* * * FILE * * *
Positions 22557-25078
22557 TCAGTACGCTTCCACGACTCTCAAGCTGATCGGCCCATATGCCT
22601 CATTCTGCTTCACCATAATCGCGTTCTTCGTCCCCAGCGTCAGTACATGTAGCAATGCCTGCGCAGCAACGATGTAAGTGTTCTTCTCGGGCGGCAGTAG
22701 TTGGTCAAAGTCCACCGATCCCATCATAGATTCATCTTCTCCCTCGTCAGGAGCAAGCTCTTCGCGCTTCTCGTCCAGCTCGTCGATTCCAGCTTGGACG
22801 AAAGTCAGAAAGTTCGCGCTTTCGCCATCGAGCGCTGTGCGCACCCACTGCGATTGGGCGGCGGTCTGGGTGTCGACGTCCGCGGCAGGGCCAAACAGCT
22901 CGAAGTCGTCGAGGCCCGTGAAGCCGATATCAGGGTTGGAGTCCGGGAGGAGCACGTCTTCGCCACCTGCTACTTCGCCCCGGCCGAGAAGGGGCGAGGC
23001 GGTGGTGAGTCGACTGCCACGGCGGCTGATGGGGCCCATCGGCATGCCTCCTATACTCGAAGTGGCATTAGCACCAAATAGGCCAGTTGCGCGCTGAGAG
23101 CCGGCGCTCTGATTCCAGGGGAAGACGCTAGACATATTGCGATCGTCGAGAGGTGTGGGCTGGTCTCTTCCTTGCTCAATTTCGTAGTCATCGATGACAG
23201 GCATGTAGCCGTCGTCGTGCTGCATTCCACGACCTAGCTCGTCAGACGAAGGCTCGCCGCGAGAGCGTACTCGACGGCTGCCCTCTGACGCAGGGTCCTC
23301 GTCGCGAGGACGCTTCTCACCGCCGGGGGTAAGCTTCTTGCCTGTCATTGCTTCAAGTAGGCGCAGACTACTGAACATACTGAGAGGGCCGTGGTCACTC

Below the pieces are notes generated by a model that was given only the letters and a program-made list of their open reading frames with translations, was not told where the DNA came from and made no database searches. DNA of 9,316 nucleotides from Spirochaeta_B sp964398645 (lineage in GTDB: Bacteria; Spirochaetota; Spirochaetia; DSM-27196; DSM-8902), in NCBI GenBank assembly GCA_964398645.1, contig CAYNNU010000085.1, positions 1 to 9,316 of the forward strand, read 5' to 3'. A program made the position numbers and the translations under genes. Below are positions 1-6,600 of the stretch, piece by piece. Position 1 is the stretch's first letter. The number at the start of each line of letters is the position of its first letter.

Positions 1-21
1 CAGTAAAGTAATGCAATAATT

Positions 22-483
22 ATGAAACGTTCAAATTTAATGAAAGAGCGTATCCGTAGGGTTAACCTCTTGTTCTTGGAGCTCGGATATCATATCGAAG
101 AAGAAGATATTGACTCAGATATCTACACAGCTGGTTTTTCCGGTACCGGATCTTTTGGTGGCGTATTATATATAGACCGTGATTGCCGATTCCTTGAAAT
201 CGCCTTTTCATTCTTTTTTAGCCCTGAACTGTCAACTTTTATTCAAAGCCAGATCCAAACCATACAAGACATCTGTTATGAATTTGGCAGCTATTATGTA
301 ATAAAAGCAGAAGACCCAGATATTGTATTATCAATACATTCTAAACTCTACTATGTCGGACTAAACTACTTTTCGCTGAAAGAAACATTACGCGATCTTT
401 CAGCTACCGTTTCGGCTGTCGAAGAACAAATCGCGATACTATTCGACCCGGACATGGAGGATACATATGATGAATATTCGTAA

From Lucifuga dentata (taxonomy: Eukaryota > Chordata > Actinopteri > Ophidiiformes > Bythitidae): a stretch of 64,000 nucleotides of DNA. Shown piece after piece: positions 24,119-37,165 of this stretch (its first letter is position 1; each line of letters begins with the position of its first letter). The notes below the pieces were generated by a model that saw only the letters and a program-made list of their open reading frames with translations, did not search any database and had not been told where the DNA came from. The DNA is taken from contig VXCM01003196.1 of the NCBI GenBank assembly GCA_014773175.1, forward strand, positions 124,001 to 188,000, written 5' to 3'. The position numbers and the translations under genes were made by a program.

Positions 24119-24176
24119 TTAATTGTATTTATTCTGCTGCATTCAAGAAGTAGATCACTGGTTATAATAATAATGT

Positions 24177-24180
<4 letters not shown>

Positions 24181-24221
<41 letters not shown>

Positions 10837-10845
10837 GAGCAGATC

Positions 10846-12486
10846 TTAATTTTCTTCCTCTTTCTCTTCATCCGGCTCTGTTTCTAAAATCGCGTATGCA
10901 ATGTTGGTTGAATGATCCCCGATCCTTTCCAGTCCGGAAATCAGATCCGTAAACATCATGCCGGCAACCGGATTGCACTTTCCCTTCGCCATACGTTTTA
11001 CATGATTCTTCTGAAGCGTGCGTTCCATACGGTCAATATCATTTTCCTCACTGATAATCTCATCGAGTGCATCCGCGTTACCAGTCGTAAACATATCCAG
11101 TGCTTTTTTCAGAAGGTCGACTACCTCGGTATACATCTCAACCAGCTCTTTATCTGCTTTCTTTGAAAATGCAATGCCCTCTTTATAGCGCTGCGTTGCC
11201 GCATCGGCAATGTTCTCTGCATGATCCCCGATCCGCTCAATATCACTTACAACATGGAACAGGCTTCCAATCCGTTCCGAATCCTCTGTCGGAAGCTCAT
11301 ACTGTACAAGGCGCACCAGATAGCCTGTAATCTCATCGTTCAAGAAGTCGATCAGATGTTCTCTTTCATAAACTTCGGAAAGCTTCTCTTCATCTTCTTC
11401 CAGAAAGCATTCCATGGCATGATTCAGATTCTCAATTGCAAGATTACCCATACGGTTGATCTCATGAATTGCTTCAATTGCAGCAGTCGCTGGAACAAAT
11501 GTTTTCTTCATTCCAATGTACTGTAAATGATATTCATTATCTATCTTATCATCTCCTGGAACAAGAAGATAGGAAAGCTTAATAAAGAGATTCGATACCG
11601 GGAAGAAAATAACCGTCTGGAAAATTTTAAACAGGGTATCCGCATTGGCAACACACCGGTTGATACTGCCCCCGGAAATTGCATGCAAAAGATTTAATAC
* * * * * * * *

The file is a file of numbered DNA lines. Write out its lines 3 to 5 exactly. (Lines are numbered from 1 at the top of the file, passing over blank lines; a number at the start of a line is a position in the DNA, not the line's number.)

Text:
22601 CATTCTGCTTCACCATAATCGCGTTCTTCGTCCCCAGCGTCAGTACATGTAGCAATGCCTGCGCAGCAACGATGTAAGTGTTCTTCTCGGGCGGCAGTAG
22701 TTGGTCAAAGTCCACCGATCCCATCATAGATTCATCTTCTCCCTCGTCAGGAGCAAGCTCTTCGCGCTTCTCGTCCAGCTCGTCGATTCCAGCTTGGACG
22801 AAAGTCAGAAAGTTCGCGCTTTCGCCATCGAGCGCTGTGCGCACCCACTGCGATTGGGCGGCGGTCTGGGTGTCGACGTCCGCGGCAGGGCCAAACAGCT